Top Four Skills Needed for Emerging Technologies

GO Productivity and the Canadian Supply Chains Sector Council (CSCSC) is about to complete the “Connecting People, Technology and Skills” Alberta regional workshops on emerging technologies. The last one is in Fort McMurray on March 21, 2018.

We want to thank all our regional cosponsors in helping us get the word out.  We also want to thank all those who participated.  We will be writing our report for the governments of Alberta and Canada soon after the final workshop results are in.

GO promised to keep providing some useful, intriguing and current information on impacts and implications of emerging technologies.  I thought I would start with some of the key findings from the CSCSC report Digital Supply Chain: Creating Skills for the Future.

We know that many of these emerging technologies are complicated, and bring blessings and burdens to business operations.  Given the pace of change and what major companies are doing in taking up these technologies, they will put pressure to adapt to the new realities.  Change is simply unavoidable but that reality doesn’t make it any easier for small and medium sized business.  GO helps assess businesses and organizations impacts and implications of these emerging technologies on operations and how apply them to be more competitive.

It is not just the technologies, it’s also about the skills and capacity building needed to survive this time of transformation. The CSCSC report has some significant observations on new skills sets and new mind sets needed by business owners, managers, organization leader and workers needed for the Industrial Revolution 4.0.

The top four new skills that have been identified for business, owners, managers and digital workers are:


√  Strategic thinking and problem solving.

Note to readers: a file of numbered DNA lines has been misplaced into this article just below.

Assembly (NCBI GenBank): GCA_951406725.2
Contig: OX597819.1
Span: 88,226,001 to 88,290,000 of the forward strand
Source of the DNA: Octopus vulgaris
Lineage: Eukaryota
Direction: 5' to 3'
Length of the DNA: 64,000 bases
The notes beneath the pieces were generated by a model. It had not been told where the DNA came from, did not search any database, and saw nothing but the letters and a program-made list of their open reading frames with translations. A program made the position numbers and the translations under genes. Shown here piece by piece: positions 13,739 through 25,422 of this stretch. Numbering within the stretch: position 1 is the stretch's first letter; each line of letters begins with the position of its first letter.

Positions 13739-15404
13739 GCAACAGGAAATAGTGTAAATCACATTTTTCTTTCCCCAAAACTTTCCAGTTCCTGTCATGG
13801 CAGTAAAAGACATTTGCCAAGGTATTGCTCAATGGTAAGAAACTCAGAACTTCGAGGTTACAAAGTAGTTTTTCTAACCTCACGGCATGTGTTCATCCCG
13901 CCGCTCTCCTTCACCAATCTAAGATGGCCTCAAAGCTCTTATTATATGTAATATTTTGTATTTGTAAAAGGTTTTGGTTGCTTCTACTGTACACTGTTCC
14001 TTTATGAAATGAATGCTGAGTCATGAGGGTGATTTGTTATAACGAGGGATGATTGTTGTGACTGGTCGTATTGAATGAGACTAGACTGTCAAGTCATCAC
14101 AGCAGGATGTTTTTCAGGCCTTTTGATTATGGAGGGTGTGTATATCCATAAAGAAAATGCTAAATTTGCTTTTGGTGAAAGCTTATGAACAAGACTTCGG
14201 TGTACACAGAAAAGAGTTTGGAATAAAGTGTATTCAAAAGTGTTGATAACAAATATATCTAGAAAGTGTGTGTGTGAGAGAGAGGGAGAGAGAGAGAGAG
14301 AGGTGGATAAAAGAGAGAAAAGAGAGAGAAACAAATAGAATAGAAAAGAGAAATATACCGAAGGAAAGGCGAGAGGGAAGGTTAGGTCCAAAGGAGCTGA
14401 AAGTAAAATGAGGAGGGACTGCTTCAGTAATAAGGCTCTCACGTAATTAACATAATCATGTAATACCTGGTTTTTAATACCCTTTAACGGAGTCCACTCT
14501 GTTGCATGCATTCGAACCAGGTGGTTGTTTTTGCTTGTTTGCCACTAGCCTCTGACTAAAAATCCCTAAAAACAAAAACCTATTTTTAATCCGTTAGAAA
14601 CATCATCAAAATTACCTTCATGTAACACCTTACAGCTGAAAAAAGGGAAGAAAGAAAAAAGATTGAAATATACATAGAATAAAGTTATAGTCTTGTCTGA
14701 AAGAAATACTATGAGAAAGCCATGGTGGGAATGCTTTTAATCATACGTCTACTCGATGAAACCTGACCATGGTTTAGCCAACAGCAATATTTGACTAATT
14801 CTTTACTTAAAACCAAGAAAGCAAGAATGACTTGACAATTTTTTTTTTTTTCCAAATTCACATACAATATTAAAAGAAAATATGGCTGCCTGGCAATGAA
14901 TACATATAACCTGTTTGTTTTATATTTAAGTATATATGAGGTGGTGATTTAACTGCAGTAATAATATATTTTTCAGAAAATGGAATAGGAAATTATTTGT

Merely being able to do administrative tasks, follow instruction or do repeatable work will be the domain of robots.  Figuring out better
questions, better processes, designing better answers and delivering better results for operational improvement will be the base line skills going forward.  Customers are asking for faster
response times, lower delivery costs and suppliers to be engaged in continuous improvement.

√  Ability to Collaborate Across Different Business Units and With Customers.  Competition will provide winners and losers in yesterday’s reality of cost cutting and controls.  It
will not necessarily foster innovation or process reimagining to make better winners and fewer losers.  Projects approaches are starting to integrate suppliers earlier in the design and
engineering process as well as in the execution.  New technology approaches will require more supplier collaboration in inter-dependent networked relationships.  Of course these will also
be impacted by robotics, automation, big data and analytics and Blockchain to name a few.

√  Leading and Developing Others.  Key barriers to adoption of any emerging technology lack of talent to use the technology effectively and lack of a clear business case to justify the
investment.  What workforce training is needed, where can you get it and how do you keep training lean and agile so workers can adapt and adopt to new technologies.  One thing for sure
these technologies are not going to be static.  They will keep emerging and often replaced by entirely new ideas and technologies.

√ Ability to Manage Global and Diverse Teams.  This globalization perspective is especially true in industrial construction projects but diversity is going to be everywhere.  That ability
to work in diverse team may be caused by technological issues, functional roles and responsibilities, and cultural differences, age and gender related differences in work groups. The
Essential Skills will be more essential than ever and well beyond the usual literacy and numeracy components.

The moral of this story is simple.  The changes to business being driven by emerging technologies are inevitable, complex and continuous.  The early adopters will gain most, if not all of the competitive advantage.  The “wait-and-see” adopters will remain in business but not thrive from these new technologies.  The laggards will wither and die.

If you want to get “GOing” on this emerging technology journey, GO Productivity has the skills to help you assess your current situation, determine a realistic set of operational change goals and help co-create a do-able action plan for you to get there.  We also stick around and help close any gaps, keep on track and deliver on your plan.

GO Productivity is a registered not-for-profit, Alberta based nationally engaged advisers to help small and medium sized enterprises become more productive, innovative, continuously improve and be more competitive through our ARC System (Assessment, Roadmapping and Coaching)

To connect with a GO Productivity team member email us at start@goproductivity.ca or 1 844 245 8278

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